On Nov. 9, he held a banquet at the Presidential Office, to which he invited the premier, the vice premier, the legislative speaker, the deputy speaker, the president and vice president of the Judicial Yuan, the secretaries-general of those institutions, the minister of justice and the prosecutor-general. During the dinner he said: “Respecting the law does not equate to ignoring the disappointment and anger the general public feels about the judges that deliver verdicts that fail to meet the reasonable expectations the people have of them. I have heard what people have had to say, and I have taken note.”
On that occasion Ma announced that the SID had already decided to appeal the verdict on the second financial reform case.
Then on Nov. 11, the Supreme Court convicted Chen — in a move unprecedented for such a complex and highly contentious case — sending the former president, who had already been detained for a long time, to jail.
Perhaps this is what Ma meant when he talked of meeting the public’s reasonable expectations. Shockingly, the court did not announce its verdict in full until a month later.
Is this sequence of events an example of “powerful people” lobbying and influencing the judiciary? Does Ma think that inviting senior members of the judiciary to a dinner and commenting on individual cases could be considered “political guidance”? Were these actions flagrant lobbying of the Supreme Court in order to see his political enemy put behind bars?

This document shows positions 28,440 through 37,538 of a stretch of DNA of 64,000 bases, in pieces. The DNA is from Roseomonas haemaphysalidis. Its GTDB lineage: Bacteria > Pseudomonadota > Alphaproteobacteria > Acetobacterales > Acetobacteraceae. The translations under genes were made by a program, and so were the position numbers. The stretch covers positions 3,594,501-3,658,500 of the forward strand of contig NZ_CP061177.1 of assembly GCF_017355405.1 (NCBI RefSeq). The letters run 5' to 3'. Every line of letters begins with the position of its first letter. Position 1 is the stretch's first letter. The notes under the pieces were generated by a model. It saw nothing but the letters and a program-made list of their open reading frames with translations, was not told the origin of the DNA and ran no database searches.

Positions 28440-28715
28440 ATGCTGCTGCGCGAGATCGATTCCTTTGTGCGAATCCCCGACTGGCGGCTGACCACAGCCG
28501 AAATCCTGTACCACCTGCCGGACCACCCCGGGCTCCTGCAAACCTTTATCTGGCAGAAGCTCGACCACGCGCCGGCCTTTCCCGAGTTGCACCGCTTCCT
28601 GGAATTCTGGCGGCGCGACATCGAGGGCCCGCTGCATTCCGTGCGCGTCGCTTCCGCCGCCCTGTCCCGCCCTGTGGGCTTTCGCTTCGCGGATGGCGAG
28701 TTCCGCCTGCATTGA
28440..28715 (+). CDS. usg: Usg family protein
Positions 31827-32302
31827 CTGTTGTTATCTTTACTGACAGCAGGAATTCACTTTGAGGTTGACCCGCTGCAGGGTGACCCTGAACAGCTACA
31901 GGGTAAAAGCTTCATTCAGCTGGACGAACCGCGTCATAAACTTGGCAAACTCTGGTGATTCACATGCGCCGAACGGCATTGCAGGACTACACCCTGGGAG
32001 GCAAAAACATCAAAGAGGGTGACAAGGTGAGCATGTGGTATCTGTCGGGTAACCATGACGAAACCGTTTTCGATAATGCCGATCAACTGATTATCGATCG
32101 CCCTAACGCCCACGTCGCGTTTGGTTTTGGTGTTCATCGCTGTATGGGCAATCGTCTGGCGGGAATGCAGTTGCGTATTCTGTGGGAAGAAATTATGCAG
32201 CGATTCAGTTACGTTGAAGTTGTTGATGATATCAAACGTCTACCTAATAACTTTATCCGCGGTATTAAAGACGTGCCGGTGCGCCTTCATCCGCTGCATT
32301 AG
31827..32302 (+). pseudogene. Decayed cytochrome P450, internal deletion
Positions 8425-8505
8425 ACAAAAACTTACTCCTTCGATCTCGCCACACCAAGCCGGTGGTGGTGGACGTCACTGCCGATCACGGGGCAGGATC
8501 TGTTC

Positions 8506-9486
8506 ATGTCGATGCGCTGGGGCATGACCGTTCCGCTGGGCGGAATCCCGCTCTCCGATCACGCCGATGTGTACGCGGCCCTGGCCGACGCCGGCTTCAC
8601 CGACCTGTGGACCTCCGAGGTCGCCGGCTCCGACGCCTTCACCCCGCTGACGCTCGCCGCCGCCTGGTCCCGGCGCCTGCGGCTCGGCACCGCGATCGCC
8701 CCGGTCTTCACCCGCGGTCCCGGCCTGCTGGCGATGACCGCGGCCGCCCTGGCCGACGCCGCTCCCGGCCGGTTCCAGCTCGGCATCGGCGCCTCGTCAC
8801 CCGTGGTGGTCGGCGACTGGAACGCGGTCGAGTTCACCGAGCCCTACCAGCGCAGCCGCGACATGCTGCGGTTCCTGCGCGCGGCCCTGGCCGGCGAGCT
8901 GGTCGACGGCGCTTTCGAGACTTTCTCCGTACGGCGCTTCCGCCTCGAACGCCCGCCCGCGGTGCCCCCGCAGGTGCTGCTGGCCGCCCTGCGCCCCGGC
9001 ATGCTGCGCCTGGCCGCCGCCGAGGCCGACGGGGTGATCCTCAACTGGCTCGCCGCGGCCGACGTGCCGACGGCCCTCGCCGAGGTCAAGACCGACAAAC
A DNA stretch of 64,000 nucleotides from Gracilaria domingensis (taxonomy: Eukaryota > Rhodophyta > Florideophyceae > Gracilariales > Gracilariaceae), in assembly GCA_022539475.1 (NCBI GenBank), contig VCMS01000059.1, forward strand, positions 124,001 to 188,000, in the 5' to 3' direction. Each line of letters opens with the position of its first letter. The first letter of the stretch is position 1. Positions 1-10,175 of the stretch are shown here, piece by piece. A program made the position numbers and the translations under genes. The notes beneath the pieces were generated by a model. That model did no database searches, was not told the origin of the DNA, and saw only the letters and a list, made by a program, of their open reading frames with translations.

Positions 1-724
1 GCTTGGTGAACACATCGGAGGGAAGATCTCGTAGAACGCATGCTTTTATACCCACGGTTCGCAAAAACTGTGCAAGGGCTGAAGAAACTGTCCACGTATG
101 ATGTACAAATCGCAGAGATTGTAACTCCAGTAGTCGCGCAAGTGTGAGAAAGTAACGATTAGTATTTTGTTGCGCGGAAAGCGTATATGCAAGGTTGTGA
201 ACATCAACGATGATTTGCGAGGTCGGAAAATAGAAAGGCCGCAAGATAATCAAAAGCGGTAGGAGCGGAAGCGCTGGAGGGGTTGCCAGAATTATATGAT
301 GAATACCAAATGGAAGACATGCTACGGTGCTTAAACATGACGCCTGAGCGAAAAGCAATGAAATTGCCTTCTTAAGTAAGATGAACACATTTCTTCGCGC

Chen Chih-chung is a graduate of the University of California, Berkeley and has a master’s in law from New York University.
Translated by Paul Cooper
South China Sea exercises in July by two United States Navy nuclear-powered aircraft carriers reminds that Taiwan’s history since mid-1950, and as a free nation, is intertwined with that of the aircraft carrier. Eventually Taiwan will host aircraft carriers, either those built under its democratic government or those imposed on its territory by the Chinese Communist Party (CCP) and its People’s Liberation Army Navy (PLAN). By September 1944, a lack of sufficient carrier airpower and land-based airpower persuaded US Army and Navy leaders to forgo an invasion to wrest Taiwan from Japanese control, thereby sparing Taiwanese considerable wartime destruction. But two